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Armstrong Williams Alive and Well in Mesopotamia

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Perhaps it's better to laugh at the ineptness and contradictions plaguing the Bush administration. Crying might be more appropriate, but it's messier, and who wants to cry for three more years?

The latest insanity is the administration's self-righteous indignation over the recent revelation that the Pentagon has been secretly paying Iraqi newspapers to publish pro-U.S. propaganda stories in the Iraqi media.

Through an administration-friendly public relations firm, The Lincoln Group, the Pentagon has been secretly paying Iraqi newspapers to publish pro-American propaganda articles. This of course, is against U.S. law, but what isn't that the Bushies have done lately?

The Pentagon awarded Lincoln a $5 million contract in 2004, after privately admitting that we were losing the public opinion war with the Iraqi Muslims. Imagine that? Who'd a thunk it? Just because we use white phosphorous shells on their civilians? Oh yeah, and we've killed maybe 100,000 of their civilians.

They even bought an Iraqi newspaper, and took over a radio station. Radio Free Rumsfeld. Can you imagine?

Senate Armed Services Committee chair John Warner (R. VA) ordered top Pentagon officials into a closed door session to explain whatever they are up to. General George Casey, one of the top three military men in Iraq, initially tried the time-honored approach of calling this a classified situation, which could then not be discussed, for security reasons. Well, Bush's star has fallen so low that the Republican majority in the senate no longer fears him, or any of his people. Casey was basically told that the Committee wasn't interested in playing his little game.

Senator Warner said, "A free and independent press is critical to the functioning of a democracy, and I am concerned about any actions which may erode the independence of the Iraqi media."

White House Press Secretary Scott McClellan, himself badly battered by the endless flow of bad news washing over the gunwales on a daily basis, bravely, if somewhat lamely, said, "We are very concerned about the reports. We have asked the Department of Defense for more information."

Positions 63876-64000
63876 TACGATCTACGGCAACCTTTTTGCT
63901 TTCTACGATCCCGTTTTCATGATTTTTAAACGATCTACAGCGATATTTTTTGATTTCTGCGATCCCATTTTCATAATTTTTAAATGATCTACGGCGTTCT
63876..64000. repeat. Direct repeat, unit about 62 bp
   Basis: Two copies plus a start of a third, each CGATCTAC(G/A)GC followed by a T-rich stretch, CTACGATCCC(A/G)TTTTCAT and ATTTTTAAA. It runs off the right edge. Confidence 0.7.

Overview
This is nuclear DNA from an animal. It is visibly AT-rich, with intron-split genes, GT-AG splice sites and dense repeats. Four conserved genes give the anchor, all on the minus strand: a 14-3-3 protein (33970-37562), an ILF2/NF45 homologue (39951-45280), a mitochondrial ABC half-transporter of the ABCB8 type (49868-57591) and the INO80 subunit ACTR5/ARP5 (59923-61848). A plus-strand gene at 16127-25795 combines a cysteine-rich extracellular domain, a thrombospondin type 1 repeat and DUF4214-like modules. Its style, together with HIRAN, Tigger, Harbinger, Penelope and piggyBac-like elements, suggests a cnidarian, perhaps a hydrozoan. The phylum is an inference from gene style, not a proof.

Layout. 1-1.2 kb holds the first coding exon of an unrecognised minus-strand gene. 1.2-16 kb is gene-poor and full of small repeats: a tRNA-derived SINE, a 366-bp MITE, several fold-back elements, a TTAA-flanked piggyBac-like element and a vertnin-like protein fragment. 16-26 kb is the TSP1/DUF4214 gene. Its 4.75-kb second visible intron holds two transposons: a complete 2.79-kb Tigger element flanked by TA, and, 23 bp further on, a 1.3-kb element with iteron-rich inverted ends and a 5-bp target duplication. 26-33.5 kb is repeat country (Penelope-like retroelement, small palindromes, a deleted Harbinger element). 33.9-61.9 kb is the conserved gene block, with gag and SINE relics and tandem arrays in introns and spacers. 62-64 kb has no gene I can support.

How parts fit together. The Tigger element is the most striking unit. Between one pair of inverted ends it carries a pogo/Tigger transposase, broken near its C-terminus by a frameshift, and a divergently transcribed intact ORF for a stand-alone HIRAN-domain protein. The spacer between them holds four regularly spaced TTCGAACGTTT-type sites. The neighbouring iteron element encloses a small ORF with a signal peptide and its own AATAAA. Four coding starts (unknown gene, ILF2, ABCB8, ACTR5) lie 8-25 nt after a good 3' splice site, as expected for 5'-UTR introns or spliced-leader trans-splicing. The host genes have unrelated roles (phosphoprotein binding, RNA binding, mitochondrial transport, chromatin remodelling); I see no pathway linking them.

The President himself mentioned this was a serious matter. As a matter of fact, it was serious enough for them to strategically release the information on a Friday, hoping the American people would see little of it over the weekend.

What makes this so absurd, so hypocritical, even for this administration, is the fact that they have regularly, and in direct disobedience to a directive from the General Accounting Office, participated in the very same unethical use of both the written word and video news releases (VNR's) right here in America.

Anybody recall conservative journalist Armstrong Williams, who was paid $240,000 in taxpayer's money to pimp for Bush's "No Child Left behind Act?" Mr. Bush also spent an estimated $254 million of your tax dollars in his first term to produce literally thousands of VNR's for at least 20 US agencies, utilizing professional actors to pretend they were citizens on the street.

How can Bush feel it is acceptable for his phony journalists like Williams, Maggie Gallagher ($21,500) or Michael McManus ($10,000) to use the media to lie to the American people at home, and yet get upset when Rumsfeld's Pentagon does the same thing in Iraq?

As New York Times columnist Maureen Dowd put it most succinctly, "You have to admire Scott McLellan, the president's spokesman. He kept a straight face when he called the U.S. 'a leader when it comes to promoting and advocating a free and independent media around the world"we've made our views very clear when it comes to freedom of the press.' "

Dowd adds, "Exceedingly clear. The Bushies don't believe in it. They disdain the whole democratic system of checks and balances."

This is all occurring at the same time that Bush released his silly little "Victory in Iraq" booklet, little more than a PowerPoint presentation, which includes verbiage supporting "a free, independent and responsible Iraqi media."

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Thomas L. Walsh graduated from the University of Notre Dame with a Communications/Journalism degree in 1962. Following a successful business career, he retired to Idaho's Teton Valley in 1999, where he works as a free-lance writer. Walsh and his (more...)
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